Creating a Memory Game in Visual Basic

Games, I love them—who doesn’t? Certain games just have that special something (it is hard to explain exactly what) that just keep you hooked and I won’t say begging for more, but they just have something about them that keeps reeling you in, as if you’re a fish…

I started programming ages ago, when dinosaurs still roamed the earth freely and dial-up Internet, with the intention of being a games programmer, but alas. Technology just grew so quick and opportunities flew out of the window even quicker! The very first game I attempted (and actually succeeded in making) was a memory game. This is what you will learn today. It is actually much easier than you might realize!

What Is a Memory Game?

A memory game is a game where you rely on your memory to beat the game. An example (which we will do today) is a game where there is a bunch of cards that are face down. One by one, you need to select a card and see if you can match (and remember) different pairs of matches. The trick is to remember where a certain picture was so that you can finish the game quicker.

Let’s get started!


Create a new Visual Basic Windows Forms application and design your form to resemble Figure 1. I have named my game HTG_Memory_ZAP. Keep in mind that my object names may also differ from yours.

Our game
Figure 1: Our Design

Apart from all the PictureBoxes, you need to add the following controls as well—I am listing all the controls in the following table:

1 Timer
4 Labels (Refer to Figure 2 for the Captions)
1 ProgressBar
2 Buttons (Refer to Figure 2 for the Captions)
20 Big PictureBoxes
11 Small PictureBoxes named as follows: 

  • picback
  • imgSelection1
  • imgSelection2
  • imgSelection3
  • imgSelection4
  • imgSelection5
  • imgSelection6
  • imgSelection7
  • imgSelection8
  • imgSelection9
  • imgSelection10


Add the following Modular variables. These variables will be used throughout the program:

   'Ensures if a match found it knows, or if no match found it knows'
   Private intPairSelection As Integer
   Private arrPairPicked(2) As Integer    'The two cards that were picked'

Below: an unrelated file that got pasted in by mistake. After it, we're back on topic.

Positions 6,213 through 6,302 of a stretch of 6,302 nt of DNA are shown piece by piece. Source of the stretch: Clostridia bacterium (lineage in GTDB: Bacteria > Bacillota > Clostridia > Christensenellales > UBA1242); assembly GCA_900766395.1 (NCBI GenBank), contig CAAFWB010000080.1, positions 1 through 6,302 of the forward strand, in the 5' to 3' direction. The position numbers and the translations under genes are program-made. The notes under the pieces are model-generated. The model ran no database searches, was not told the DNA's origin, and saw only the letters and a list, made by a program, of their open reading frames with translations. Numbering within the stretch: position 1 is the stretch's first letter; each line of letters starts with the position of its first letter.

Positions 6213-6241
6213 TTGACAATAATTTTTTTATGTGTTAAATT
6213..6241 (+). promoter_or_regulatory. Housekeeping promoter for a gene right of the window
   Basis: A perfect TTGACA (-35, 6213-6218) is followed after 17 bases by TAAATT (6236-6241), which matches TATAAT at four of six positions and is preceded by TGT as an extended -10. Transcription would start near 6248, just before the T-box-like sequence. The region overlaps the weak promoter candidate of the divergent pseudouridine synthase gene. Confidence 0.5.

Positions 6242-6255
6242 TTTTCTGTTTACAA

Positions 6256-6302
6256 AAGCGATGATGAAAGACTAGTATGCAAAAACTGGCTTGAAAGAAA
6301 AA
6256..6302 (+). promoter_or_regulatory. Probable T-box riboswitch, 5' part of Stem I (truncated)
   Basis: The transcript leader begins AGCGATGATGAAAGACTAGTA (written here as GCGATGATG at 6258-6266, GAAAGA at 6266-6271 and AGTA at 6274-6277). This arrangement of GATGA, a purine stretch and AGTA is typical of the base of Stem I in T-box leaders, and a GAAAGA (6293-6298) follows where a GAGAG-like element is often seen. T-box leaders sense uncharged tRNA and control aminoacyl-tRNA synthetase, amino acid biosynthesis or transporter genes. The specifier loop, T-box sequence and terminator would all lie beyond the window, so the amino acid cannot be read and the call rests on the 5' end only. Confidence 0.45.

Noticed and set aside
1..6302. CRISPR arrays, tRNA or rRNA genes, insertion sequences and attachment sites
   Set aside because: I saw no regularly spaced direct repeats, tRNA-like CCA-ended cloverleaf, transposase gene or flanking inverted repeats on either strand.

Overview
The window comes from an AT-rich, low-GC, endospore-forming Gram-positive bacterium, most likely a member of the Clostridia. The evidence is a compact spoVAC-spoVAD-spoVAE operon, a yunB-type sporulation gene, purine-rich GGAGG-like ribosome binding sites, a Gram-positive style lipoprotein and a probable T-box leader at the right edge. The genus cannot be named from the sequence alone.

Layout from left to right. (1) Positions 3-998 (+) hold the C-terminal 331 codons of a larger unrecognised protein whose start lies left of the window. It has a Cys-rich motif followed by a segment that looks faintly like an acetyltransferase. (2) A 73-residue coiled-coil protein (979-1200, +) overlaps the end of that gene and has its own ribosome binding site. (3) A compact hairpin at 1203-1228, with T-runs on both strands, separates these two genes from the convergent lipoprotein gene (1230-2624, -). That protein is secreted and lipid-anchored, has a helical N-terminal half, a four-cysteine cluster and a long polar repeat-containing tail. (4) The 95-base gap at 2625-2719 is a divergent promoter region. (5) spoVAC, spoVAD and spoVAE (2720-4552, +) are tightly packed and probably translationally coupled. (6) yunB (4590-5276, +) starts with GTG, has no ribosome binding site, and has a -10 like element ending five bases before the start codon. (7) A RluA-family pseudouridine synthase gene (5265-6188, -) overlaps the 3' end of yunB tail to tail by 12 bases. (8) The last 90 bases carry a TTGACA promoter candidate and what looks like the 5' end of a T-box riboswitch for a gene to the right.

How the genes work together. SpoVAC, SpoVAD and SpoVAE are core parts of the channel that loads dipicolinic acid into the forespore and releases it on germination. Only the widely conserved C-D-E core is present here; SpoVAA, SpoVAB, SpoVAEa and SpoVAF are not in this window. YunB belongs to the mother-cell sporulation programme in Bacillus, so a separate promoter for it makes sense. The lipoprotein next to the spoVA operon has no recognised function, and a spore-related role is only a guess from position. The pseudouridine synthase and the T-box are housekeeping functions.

Private arrMoveBehind(20) As Integer   'Moves cover card to the back'
   Private intGuesses As Integer          'How many Guesses you took'
   Private intScore As Integer            'Score'

   Private imgSelection(9) As PictureBox  'Selected images'
   Private imgCardBack(19) As PictureBox  'background of cards'

intPairSelection is responsible for identifying if a pair has been selected successfully. arrPairPicked holds the two current cards that have been selected. arrMoveBehind basically moves the ‘cover’ card to the back and puts the random card in front of it—this is ultimately the card that has been chosen. intGuesses holds the number of guesses made. intScore is the current score. imgSelection is the currently selected image, and imgCardBack is the cover cards that hide the available card choices.

Add the Form_Load event procedure, which executes when the form is first displayed:

   Private Sub Form1_Load(ByVal sender As System.Object, _
      ByVal e As System.EventArgs) Handles MyBase.Load

      'Initialize images'
      imgSelection(0) = imgSelection1
      imgSelection(1) = imgSelection2
      imgSelection(2) = imgSelection3
      imgSelection(3) = imgSelection4
      imgSelection(4) = imgSelection5
      imgSelection(5) = imgSelection6
      imgSelection(6) = imgSelection7
      imgSelection(7) = imgSelection8
      imgSelection(8) = imgSelection9
      imgSelection(9) = imgSelection10

      imgCardBack(0) = imgHidden1
      imgCardBack(1) = imgHidden2
      imgCardBack(2) = imgHidden3
      imgCardBack(3) = imgHidden4
      imgCardBack(4) = imgHidden5
      imgCardBack(5) = imgHidden6
      imgCardBack(6) = imgHidden7
      imgCardBack(7) = imgHidden8
      imgCardBack(8) = imgHidden9
      imgCardBack(9) = imgHidden10
      imgCardBack(10) = imgHidden11
      imgCardBack(11) = imgHidden12
      imgCardBack(12) = imgHidden13
      imgCardBack(13) = imgHidden14
      imgCardBack(14) = imgHidden15
      imgCardBack(15) = imgHidden16
      imgCardBack(16) = imgHidden17
      imgCardBack(17) = imgHidden18
      imgCardBack(18) = imgHidden19
      imgCardBack(19) = imgHidden20

   End Sub

All I have done here is to set the arrays created earlier to the images on the form. This is easier because now you can keep much better track of which card needs to do what.

Add the following two events:

   Private Sub btnStart_Click(sender As Object, e As EventArgs) _
      Handles btnStart.Click


   End Sub

   Private Sub btnExit_Click(ByVal sender As System.Object, _
      ByVal e As System.EventArgs) Handles btnExit.Click


   End Sub

The btnStart event calls a procedure (which we will create now) named Start. btnExit exits the game. Let’s add the Start sub now:

   Private Sub Start()   'Starts the game

      Randomize()   'random number'
      ShuffleCards(20, arrMoveBehind)   'Shuffle

      Dim i As Integer

      For i = 1 To 20

         If arrMoveBehind(i) > 10 Then

            arrMoveBehind(i) = arrMoveBehind(i) - 10

         End If

         'Move backwards'
         arrMoveBehind(i) = arrMoveBehind(i) - 1